In addition, training to become a dementia service or therapy dog includes:

Leash behavior: dogs must learn to be obedient when on the type of leash that will be used by their pet parent. They must also learn to behave properly when the leash is longer (they will face increased distractions on the longer leash).

Must enjoy being with patients: a dog must be willing to be friendly, gentle, and relaxed when visiting patients.

Must be unfazed by unexpected situations and distractions: a dog must be able to cope if a stranger approaches and is shouting, or if someone passing by drops something that makes a loud noise.

Dealing with other dogs: the dog must remain focused on their pet parent, even if another animal comes up to them.

Must deal well with kids: the dog must be well-behaved around kids. This is because the dog will most certainly come into contact with kids when out and about with their pet parent. In addition, many people who develop dementia may have grandkids. The other issue is that the pet parent who has dementia may also act like a child (this is normal in the later stages of the disease).

A dog for Alzheimer’s patients must have be easy-going, obedient, and not jump, bite, or nip. Dogs who are not able to meet these requirements are not allowed into a training program.

Do Dogs Help Dementia Patients? 

Yes, dementia service dogs can make a huge difference in the quality of life for dementia patients, and even their caregivers. Dogs trained to help dementia patients can be taught to help them with many of their daily activities.

Daily activities may include helping their pet parents wake up in the morning, helping them to find their clothes, bring medications to their pet parent and more.

Dementia service dogs are also trained to keep their pet parent from the leaving the house alone. This is done for patients who live alone or who may be at home alone a good part of the day if a spouse needs to work. In fact, some dogs wear a GPS chip in their collar. If their pet parent happens to leave the house, the dog will go with them. If the pet parent becomes lost, and the dog isn’t able to get them back home, the GPS will help loved ones and authorities to find the patient. The dog will stay with the patient the entire time.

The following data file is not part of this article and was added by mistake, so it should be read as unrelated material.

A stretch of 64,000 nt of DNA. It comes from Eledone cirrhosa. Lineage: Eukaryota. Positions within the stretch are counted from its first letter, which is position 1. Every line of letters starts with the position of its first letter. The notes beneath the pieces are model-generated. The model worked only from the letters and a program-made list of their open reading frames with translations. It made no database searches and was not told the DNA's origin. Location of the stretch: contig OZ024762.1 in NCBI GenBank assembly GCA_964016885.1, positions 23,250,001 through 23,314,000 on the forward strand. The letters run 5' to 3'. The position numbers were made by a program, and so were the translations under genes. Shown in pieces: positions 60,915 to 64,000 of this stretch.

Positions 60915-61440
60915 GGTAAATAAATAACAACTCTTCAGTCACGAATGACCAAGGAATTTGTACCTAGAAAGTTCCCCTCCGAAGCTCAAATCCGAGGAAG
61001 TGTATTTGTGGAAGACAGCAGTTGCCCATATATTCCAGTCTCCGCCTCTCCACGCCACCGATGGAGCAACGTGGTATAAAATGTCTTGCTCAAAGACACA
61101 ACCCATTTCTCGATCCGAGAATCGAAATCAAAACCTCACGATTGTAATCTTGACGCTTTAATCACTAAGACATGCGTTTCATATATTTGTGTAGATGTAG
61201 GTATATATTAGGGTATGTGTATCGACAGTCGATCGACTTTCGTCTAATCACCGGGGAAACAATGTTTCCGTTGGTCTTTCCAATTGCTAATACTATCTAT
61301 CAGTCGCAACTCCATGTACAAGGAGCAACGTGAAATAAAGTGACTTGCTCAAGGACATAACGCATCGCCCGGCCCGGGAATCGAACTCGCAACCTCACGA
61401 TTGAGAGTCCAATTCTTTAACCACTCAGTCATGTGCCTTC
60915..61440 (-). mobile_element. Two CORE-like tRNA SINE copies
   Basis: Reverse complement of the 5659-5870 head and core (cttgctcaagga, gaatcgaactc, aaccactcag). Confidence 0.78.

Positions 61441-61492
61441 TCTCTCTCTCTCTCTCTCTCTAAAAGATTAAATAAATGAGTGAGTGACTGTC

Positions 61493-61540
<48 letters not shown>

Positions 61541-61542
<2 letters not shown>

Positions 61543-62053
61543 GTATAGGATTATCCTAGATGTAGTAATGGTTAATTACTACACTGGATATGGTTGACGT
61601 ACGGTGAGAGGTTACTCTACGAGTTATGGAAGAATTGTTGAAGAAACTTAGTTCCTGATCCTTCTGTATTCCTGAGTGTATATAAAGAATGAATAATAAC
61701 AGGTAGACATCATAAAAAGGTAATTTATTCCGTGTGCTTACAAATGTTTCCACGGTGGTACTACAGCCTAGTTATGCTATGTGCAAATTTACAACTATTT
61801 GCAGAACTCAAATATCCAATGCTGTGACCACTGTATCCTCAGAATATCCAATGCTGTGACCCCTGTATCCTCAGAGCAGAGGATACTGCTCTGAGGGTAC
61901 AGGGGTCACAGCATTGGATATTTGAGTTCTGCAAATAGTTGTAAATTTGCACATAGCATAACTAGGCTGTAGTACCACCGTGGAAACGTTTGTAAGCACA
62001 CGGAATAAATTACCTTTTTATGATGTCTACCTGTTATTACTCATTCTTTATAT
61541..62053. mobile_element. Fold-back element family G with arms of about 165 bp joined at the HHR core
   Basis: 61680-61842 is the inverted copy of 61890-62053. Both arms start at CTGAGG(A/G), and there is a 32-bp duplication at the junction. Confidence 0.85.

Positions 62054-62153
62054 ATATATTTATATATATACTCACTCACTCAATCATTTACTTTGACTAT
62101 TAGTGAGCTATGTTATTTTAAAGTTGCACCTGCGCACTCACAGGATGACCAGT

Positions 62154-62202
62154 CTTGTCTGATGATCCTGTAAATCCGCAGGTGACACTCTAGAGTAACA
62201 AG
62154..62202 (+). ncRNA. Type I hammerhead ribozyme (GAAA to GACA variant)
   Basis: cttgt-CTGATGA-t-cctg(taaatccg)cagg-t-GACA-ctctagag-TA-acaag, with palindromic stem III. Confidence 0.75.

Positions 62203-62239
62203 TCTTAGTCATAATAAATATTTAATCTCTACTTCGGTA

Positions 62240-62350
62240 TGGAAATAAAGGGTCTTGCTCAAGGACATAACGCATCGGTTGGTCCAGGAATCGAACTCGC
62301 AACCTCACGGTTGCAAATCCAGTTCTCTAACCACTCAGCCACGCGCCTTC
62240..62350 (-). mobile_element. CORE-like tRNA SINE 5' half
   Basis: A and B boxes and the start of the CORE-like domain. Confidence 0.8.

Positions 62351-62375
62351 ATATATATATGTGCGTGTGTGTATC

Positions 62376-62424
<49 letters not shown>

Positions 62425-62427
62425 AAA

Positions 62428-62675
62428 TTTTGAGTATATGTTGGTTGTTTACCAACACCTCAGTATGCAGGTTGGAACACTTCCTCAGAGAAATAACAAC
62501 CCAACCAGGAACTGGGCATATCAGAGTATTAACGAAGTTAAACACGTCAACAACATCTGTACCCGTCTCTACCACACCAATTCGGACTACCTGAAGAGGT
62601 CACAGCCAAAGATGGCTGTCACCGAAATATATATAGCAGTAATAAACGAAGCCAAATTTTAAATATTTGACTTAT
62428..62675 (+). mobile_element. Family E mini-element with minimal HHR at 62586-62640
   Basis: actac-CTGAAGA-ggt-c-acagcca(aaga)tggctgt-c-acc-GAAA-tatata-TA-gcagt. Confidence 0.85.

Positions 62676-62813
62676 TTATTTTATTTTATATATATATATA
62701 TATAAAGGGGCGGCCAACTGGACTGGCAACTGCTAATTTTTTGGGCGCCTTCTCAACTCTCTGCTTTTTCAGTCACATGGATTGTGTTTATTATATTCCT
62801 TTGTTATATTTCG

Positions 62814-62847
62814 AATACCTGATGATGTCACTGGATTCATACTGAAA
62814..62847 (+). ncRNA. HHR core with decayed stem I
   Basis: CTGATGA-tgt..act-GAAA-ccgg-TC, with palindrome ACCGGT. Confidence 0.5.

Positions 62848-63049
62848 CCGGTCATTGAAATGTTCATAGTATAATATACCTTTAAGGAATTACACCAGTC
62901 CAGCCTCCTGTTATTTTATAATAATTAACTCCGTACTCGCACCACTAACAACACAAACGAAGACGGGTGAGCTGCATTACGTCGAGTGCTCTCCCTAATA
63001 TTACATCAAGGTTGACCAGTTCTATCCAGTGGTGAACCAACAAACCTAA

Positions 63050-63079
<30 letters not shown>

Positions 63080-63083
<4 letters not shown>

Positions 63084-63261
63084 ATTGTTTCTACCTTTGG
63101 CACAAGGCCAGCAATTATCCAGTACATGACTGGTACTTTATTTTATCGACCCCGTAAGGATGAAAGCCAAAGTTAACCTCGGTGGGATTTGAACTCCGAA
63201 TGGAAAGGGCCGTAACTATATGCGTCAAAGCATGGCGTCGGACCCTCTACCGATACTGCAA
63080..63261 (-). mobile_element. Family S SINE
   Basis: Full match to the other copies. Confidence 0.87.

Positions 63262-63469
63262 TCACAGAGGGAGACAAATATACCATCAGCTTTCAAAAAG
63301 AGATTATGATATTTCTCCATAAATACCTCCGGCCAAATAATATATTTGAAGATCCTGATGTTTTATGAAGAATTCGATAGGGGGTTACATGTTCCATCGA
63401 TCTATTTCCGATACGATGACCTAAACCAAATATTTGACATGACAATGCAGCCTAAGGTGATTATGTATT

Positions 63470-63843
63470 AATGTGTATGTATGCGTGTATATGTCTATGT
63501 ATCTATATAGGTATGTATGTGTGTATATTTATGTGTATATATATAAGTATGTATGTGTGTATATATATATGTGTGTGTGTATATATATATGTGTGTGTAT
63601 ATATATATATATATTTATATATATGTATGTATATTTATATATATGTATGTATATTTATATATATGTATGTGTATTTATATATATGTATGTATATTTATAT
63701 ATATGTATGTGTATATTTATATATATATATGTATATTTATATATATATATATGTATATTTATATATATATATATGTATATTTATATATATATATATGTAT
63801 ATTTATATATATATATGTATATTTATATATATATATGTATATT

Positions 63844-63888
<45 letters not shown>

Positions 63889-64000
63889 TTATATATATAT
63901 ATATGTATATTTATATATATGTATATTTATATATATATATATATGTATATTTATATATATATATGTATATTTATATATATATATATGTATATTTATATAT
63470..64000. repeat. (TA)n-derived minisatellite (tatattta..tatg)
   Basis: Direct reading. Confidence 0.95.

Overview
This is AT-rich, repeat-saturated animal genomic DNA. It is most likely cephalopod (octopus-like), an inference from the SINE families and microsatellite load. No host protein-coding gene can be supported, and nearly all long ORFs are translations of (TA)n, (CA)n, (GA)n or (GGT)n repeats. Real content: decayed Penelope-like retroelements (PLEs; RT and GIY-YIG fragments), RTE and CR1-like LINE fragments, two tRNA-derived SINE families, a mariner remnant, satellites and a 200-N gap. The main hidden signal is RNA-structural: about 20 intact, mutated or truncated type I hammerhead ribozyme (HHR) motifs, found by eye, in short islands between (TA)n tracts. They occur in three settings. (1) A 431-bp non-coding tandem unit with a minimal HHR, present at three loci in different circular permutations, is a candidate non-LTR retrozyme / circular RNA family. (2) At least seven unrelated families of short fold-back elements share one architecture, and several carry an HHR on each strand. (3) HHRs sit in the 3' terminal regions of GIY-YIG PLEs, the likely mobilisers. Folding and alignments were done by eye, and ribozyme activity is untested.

Another way dementia service dogs help their pet parents is by giving them physical and emotional support. For instance, the dog may help their pet parent with balance issues, going up and down stairs, and more.

In addition, a trained service dog can help improve a dementia patient’s overall wellbeing including:

Gives patient more independence: the dementia service dog helps the patient be more independent, and with this feeling of self-reliance, the patient feels better about themselves, and that they can still take care of themselves.

Increased confidence: with the ability to be more independent, the dementia patient may also have increase confidence with their dementia service dog’s assistance.

Improved mood: being more independent and have more self-confidence also work to improve mood. A dementia service dog can help keep depression and anxiety under control. Dementia patients are also less lonely when they have a service dog.

Increased socialization: if a dementia patient is in a better mood and feeling more self-confident, they may choose to be more social. With a dementia service dog, the patients feels better about being outside, participating in social events with their friends, and more.